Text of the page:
Migrating Azure Functions from portal to Visual Studio

Azure Functions are a great addition to the whole family of Azure resources. Azure Functions are my number one workhorses. The fact that I can execute code, triggered by ‘whatever’, gives me so much power for a fraction of the costs.

And the beauty of it is, you can write those nifty pieces of code directly into the Azure portal using nothing more than a browser.

But as always, with great power comes great responsibilities!

The code I write in the portal is not supporting any version control. And I cannot debug this code.

Although I am up-and-running with Azure Functions in a few hours, I want to debug and put my code in version control too!

Luckily, I can create Azure Function in Visual Studio too. And this gives me the power of debugging and version control. But what are the drawbacks?

Let’s explore om how to migrate your Azure Function, written in the portal, into Visual Studio.

Note: the first drawback is that, after migrating, you will lose the ability to edit the code in the portal, You will not even see the code read-only. What you deploy is a DLL which is hosted in the Azure Function App. My personal opinion is that starting in the portal and migrating to Visual Studio is the natural thing to do. And having version control and debugging abilities will always win in a professional environment.

So you start with your carefully written Azure Function in the portal.

I have written a simple function which receives telemetry from an IoTHub:

And the telemetry is coming in, shown in the log windows:

So let’s check out how to migrate this function to Visual Studio.

The Visual Studio extension

Before we get started with Azure Functions in Visual Studio, we need to install the “Azure Functions and Web Jobs tools” extension:

You can download it here.

So start a new project/solution using this template.

A new project is created which represents a ‘Function App’. So there is no Azure Function yet.

Before we add our own Azure Function, we first check out if we can actually run the Function App locally.

Yes, the Function App is hosted on your development machine using a version (1.0.7. ) of the Azure Functions CLI tools. Just start the new project and see what happens. It is likely you get the following message:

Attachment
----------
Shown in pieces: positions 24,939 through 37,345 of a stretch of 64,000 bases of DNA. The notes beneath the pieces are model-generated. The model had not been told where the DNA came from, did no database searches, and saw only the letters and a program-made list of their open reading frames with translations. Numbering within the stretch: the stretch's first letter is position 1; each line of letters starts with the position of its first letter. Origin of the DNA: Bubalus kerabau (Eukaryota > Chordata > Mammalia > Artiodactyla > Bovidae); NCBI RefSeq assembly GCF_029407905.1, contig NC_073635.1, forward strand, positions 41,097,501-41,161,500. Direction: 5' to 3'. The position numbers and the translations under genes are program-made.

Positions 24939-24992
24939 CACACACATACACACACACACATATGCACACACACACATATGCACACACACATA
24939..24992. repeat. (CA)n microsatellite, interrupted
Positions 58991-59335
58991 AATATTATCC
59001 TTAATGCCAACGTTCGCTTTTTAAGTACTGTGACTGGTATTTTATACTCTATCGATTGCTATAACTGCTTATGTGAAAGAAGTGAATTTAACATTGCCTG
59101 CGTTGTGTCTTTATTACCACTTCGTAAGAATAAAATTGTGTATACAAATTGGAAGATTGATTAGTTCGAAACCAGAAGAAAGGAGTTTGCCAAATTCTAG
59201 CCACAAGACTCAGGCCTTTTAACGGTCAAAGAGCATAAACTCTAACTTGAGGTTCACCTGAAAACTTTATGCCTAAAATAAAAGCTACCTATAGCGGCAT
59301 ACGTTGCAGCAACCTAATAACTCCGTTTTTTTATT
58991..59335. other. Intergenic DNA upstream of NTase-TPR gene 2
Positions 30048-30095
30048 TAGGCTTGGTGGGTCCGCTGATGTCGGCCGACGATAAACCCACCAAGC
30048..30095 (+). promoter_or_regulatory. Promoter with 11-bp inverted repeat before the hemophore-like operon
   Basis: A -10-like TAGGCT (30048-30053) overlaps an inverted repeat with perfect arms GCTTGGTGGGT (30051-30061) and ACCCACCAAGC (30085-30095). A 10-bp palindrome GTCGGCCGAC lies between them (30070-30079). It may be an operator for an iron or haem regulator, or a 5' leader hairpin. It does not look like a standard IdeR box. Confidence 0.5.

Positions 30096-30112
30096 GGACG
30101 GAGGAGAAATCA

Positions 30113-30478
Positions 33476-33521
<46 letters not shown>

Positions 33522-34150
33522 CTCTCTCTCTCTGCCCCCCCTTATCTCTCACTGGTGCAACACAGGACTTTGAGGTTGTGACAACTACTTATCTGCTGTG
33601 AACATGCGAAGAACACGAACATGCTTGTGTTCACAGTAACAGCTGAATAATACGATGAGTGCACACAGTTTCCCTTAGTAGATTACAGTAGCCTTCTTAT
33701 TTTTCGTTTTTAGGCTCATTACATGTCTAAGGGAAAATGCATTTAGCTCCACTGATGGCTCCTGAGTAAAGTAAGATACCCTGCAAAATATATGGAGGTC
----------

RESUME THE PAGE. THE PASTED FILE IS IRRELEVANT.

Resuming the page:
Just accept this dialog and the newest version of the Azure Functions CLI tools is installed. Right after that, you will be asked to open up the firewall for the communication between the Function App running locally and resources in your Cloud subscription. Please accept that one too.

Now you will see a Dos Box appear:

The yellow message can be confirmed, we have not added a function yet. But we now know we are capable to run one or two!

So close this dialog and let’s add a Function.

Adding an Azure Function

Add a new item to the project in Visual Studio. Select the Azure Function:

This will be the actual function. But as you know there are a lot of different triggers, so we select the Event Trigger using the next dialog:

For me, this dialog is a bit confusing. There are twee textboxes, what do I have to fill in?

If we compare this to the Azure Function dialog for our function in the Azure portal, it becomes a bit more clear.

We will deploy this function to in the Azure portal. And we want to receive data from an EventHub (an IoTHub in this case). So we have to provide the ‘connection key’ of the Function App application setting which contains (or will contain) the actual connection string to the EventHub.

In the Azure Function App, a connection ‘AfMigrate-ih_events_IOTHUB’ is already available. So we take that one for ‘Connection’. And we can leave the ‘Path’ for what is it (we are referencing an IoTHub, not an EventHub).

A new Azure Function is created:

using Microsoft.Azure.WebJobs;
using Microsoft.Azure.WebJobs.Host;
using Microsoft.Azure.WebJobs.ServiceBus;

namespace MigrationFunctionApp
{
    public static class IoTHubDebugFunction
    {
        [FunctionName("IoTHubDebugFunction")]
        public static void Run([EventHubTrigger("samples-workitems",